IF not for the Covid-19 pandemic, Kaartik Nagarajan would have begun his university life at his dream school, the renowned Columbia University in New York City, this month.
The May deadline to accept the university’s offer coincided with the onset of the pandemic in the US, with New York being the worst-hit region.
“Given that this was the case, and we were hearing rumours that a lot of universities were going to go online at least for the first semester, if not the first year, I was very reluctant to have my university experience start this way,” he says.
As a result, Kaartik, who turns 20 next month, deferred his entry to university for a year and plans to spend his gap year starting a web development enterprise with a friend.
While universities globally are shifting towards online learning and implementing strict guidelines to limit socialisation, the gap year looks set to become an increasingly popular route for students who need to wait out the pandemic for a return to university life.
The Guardian reported a survey that found that over 20% of students applying for undergraduate entry to UK universities said they were willing to defer starting their courses if the universities were not operating as normal due to the pandemic.
Closer to home, Sunway Education Group CEO Dr Elizabeth Lee says some students slated to join the group’s universities in March have opted for the August intake or later ones.
“While most have slowly adjusted to the new norm and are comfortable with starting their tertiary learning experience, there are others who are still unsure as their families are worried about the Covid-19 pandemic and its uncertainties. As such, we have allowed for a dual mode of learning, which will encompass some blended learning (online as well as face-to-face classes) and to beam all the other in-person classes to those who cannot be with us,” she adds.
Though increasingly common, some students worry that remote learning might be a less conducive experience. Amanda Lim, who recently took a gap year but is starting her first year at Imperial College London this year, is concerned about whether online lectures would produce the same level of engagement.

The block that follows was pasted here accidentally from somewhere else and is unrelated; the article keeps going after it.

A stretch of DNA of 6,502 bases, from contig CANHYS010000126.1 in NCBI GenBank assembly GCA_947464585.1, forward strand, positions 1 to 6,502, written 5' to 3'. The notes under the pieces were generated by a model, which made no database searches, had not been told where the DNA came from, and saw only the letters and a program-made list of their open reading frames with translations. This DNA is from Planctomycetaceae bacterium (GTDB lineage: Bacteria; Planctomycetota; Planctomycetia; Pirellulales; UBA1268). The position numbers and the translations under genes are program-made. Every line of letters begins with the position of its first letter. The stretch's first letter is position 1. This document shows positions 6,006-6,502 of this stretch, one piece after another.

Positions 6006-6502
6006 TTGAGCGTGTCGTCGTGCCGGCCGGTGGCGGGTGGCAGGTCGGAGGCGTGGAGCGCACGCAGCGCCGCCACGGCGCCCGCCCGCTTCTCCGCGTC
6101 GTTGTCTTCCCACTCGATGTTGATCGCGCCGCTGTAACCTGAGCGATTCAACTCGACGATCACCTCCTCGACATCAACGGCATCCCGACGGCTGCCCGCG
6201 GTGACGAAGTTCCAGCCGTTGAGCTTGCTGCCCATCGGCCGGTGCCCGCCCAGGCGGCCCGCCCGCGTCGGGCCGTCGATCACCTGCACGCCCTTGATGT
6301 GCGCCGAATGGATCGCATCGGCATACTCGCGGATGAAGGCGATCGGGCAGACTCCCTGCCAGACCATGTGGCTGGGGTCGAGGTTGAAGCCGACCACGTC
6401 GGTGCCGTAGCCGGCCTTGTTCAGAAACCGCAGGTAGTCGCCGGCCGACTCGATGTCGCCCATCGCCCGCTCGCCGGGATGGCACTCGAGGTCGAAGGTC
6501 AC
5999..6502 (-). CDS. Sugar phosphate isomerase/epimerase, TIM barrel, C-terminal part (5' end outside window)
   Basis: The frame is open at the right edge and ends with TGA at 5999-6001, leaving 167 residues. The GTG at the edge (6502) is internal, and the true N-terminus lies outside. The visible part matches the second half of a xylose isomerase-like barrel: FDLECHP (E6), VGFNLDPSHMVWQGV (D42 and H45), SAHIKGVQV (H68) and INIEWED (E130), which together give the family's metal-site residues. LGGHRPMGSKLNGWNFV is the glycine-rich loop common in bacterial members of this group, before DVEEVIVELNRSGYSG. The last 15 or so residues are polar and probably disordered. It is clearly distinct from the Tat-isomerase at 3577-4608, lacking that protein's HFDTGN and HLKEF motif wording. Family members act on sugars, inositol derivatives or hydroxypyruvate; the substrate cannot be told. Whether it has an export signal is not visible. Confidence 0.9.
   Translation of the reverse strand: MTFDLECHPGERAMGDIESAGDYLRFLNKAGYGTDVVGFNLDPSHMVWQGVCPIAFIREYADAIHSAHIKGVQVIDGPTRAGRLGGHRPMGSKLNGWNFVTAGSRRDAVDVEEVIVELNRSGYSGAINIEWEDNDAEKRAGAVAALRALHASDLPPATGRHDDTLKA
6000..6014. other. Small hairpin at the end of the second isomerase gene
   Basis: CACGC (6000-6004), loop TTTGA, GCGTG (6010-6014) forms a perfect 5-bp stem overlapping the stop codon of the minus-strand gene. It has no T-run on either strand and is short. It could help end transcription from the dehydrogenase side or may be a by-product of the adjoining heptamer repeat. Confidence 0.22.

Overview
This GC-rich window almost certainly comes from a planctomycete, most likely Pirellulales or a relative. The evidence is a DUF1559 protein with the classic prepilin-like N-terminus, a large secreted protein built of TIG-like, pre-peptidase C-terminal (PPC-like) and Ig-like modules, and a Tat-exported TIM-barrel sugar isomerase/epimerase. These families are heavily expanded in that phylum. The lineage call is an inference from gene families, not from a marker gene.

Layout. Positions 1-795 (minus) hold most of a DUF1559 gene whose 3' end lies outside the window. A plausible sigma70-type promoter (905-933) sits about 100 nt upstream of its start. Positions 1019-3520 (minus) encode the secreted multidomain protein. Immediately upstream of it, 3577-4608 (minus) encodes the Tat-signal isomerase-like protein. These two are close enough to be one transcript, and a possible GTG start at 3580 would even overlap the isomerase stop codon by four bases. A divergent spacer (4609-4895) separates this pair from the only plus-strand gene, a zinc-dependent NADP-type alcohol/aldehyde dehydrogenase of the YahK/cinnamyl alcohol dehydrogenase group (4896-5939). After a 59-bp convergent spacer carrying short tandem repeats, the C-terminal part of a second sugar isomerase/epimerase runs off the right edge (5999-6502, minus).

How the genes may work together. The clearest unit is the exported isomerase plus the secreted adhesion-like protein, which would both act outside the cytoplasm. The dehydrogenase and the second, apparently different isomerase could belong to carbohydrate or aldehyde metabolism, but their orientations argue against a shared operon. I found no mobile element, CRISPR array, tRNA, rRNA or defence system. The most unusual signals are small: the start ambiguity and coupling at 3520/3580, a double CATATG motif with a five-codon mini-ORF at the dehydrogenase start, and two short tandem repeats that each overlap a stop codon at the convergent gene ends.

Physical distancing guidelines also mean that socialising experiences, a facet of university life many look forward to, are significantly diminished.
Some Malaysian students feel short-changed by these rules, more so considering that hefty fees have not been reduced. Sean Chan, who is considering deferring his entry into University College London (UCL) this year, says he was not offered any sort of discount.
An alternative to taking a gap year might be to study at a local university. According to Lee, Sunway University has received interest from those who may have planned to study overseas but are having second thoughts now due to travel risks and the uncertain landscape in other countries.
However, expectations of an underwhelming learning experience, adversely affected social scene and general disruption in the university life he originally envisioned sealed Kaartik’s decision to put off his education, while Chan, 20, cites health concerns.
Although there is some stigma attached to taking a year off before continuing one’s education, with some parents viewing a gap year as a waste of time, those who took the leap made the most of it.
“It’s a matter of perspective. Some people will think a gap year is a waste of time, and some will think otherwise,” says Lim, who spent her gap year interning at Maybank and Unilever. “If you choose to spend most of your time slacking around, then you are going to feel like it is a waste of time.”
Lee notes that quite a significant number of students are considering joining Sunway’s universities next year and she is unsure what they will be doing during the gap year, given that travel is not advised and the job market remains tight. “I would recommend they consider taking up some short courses, which can also be used as micro-credentials to transfer to their degree or diploma courses should they wish for higher or further certification later.”
It is worth noting that the concerns surrounding taking time off school could be unwarranted as many employers no longer place sole value on formal education, a fact increasingly recognised by youth, according to the Khazanah Research Institute School-to-Work Transition survey.
“Employers rate soft skills and work experience above the academic and professional qualifications that are emphasised by Malaysian education and training institutions.
“The value of work-based learning (through internships) is that it better matches the supply and demand for skills, facilitates youth transitions from school to work, and enables young people to sharpen and clarify their career plans,” the think tank said in a 2018 report on the survey.
Though setting themselves back a year compared to their peers, those pursuing a gap year are presented a golden opportunity to build up these highly sought-after qualities through extra-curricular learning, with internships and online courses being common ways to fill up the time.
Lim, 20, says she managed to learn coding, improve her communication skills and sharpen her grasp of Microsoft Excel and PowerPoint during her internships.
“I am thankful for taking a gap year because if it was not for it, I would have rushed my way into university. The work experience I have gained during my gap year isn’t something I would trade anything for,” she shares.
Meanwhile, Kaartik says he rationalised his decision by setting goals of investing in himself, making productive decisions and gaining fruitful experiences throughout his gap year.
“Although I may graduate later, I don’t see it as a loss. I’d rather look at it as a win because I’m learning a lot of things that I wouldn’t have learnt if I had decided to go forward with my degree.”